One of the remits of the Mental Health Commission is to do a mental health strategy for the country. It is working away on that. One of the priorities that came through its consultations was from employers and others who said, “We are not doing a very good job as employers at managing mental health in the workplace. We could use some help and some tools here”.
The funding that is being transferred is in support of this Mental Health Commission initiative to develop a national standard of psychological health and safety in the workplace. This would be a guide to help employers and others deal with what we all acknowledge is a challenge in the workplace. Employers are probably better at dealing with situations when people have cancer or heart disease, than when there are mental health challenges. There's a real opportunity to furnish a tool and a guide that will be useful.
Elizabeth White
View Elizabeth White Profile
Elizabeth White
2011-03-09 15:32
Thank you very much, Chair, for the invitation to appear before the committee.
I am speaking on behalf of the St. Leonard's Society of Canada, and as it has been some years since we have presented before you, I would simply note that we have 45 years of experience in criminal justice and social justice, supporting member agencies that provide direct service across this country. While in the past we have been best known for our focus on long-term and life-sentenced individuals and for our residential services, it is our belief and knowledge that youth are key to providing safer communities, and for that reason we are pleased to present on this issue.
I was fortunate enough to participate in the round table in Toronto on youth justice in 2008, and now that the report from that has become available, I am struck by how similar its findings are to the matters we raised in the brief we submitted to you some months ago.
At St. Leonard's Canada, we believe it is important to note that since the enactment of the YCJA in 2003, there has been a significant decrease in youth incarceration without a significant increase in youth crime. Something clearly is working very well.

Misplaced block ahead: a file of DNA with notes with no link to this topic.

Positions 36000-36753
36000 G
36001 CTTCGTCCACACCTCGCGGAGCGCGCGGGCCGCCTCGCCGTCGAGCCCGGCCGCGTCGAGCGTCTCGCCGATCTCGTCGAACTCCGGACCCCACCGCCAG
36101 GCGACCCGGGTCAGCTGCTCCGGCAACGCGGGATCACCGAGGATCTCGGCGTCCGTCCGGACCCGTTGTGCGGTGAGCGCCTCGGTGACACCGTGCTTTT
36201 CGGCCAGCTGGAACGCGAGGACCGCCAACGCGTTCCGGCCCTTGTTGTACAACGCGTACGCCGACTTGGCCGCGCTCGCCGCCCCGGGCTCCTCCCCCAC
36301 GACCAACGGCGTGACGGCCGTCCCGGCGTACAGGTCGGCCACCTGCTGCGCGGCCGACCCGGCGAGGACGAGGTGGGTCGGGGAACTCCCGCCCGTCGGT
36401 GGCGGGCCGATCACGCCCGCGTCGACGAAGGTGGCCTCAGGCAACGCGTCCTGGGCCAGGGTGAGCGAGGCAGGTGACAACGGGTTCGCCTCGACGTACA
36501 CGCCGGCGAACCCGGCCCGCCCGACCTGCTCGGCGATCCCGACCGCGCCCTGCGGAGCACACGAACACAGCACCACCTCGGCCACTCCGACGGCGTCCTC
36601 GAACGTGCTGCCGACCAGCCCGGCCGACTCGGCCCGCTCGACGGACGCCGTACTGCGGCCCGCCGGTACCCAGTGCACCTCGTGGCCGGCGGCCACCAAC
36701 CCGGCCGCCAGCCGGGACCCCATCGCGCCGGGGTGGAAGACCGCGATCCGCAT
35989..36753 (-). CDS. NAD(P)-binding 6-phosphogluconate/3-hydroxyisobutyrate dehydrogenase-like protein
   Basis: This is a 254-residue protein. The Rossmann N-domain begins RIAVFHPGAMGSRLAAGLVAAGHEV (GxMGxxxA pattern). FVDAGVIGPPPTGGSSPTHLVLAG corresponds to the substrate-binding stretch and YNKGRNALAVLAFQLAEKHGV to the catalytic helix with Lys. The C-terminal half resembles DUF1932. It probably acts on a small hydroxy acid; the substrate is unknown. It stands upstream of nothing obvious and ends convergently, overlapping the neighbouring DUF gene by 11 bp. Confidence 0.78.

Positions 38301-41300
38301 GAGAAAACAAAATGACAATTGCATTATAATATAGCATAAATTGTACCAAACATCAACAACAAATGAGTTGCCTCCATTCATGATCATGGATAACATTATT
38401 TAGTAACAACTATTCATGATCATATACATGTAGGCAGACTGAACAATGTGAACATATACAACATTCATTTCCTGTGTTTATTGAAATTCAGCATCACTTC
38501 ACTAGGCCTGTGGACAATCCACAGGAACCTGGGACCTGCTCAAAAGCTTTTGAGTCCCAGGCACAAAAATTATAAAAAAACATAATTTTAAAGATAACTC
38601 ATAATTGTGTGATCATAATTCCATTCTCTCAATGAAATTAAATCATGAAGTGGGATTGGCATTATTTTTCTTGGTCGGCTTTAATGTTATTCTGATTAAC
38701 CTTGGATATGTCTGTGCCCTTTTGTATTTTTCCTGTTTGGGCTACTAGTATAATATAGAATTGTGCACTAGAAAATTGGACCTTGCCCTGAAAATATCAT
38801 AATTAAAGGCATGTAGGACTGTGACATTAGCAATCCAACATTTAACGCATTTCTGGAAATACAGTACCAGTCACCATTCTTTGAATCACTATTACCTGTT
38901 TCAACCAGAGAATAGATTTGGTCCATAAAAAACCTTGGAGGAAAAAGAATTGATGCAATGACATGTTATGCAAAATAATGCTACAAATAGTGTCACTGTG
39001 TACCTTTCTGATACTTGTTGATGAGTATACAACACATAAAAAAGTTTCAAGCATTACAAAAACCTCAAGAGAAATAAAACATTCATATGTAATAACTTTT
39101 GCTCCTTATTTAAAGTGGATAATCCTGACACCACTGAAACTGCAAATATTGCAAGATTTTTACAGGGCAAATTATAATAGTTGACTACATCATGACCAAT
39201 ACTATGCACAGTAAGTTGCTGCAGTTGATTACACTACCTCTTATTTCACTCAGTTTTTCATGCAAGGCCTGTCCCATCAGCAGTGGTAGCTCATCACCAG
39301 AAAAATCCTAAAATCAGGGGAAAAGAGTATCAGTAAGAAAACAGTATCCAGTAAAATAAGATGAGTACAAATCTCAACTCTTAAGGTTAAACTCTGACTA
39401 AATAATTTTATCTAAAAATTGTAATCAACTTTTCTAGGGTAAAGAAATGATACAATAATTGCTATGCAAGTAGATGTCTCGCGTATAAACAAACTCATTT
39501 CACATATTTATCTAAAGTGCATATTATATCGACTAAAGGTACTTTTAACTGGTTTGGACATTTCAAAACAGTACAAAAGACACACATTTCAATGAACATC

Turning to Bill C-4, we are in support of the inclusion in clause 3 of “diminished moral blameworthiness or culpability” as a principle, and we also wish to express support for clause 21 on the prohibition against the imprisonment of young persons in adult correctional facilities. On the other hand, St. Leonard's has serious concerns about clauses 4, 7, 8, 11, 18, 20, and 24. I would like to take a few moments on those. We are also concerned about the broadening of the definition of violent offence through the inclusion of sweeping wording, which we believe is cause for grave concern.
We would also like to note that the act did give this country the opportunity to overcome its dubious distinction of having the highest western incarceration rate for youth. That is a big achievement.
We believe these amendments respond to isolated and somewhat sensationalized cases, not the best basis on which to reform legislation. We believe that a more thorough examination and a longer-term opportunity for this act to continue to prove itself should occur before changes are made. We find many of the issues raised by Bill C-4 to be already appropriately addressed.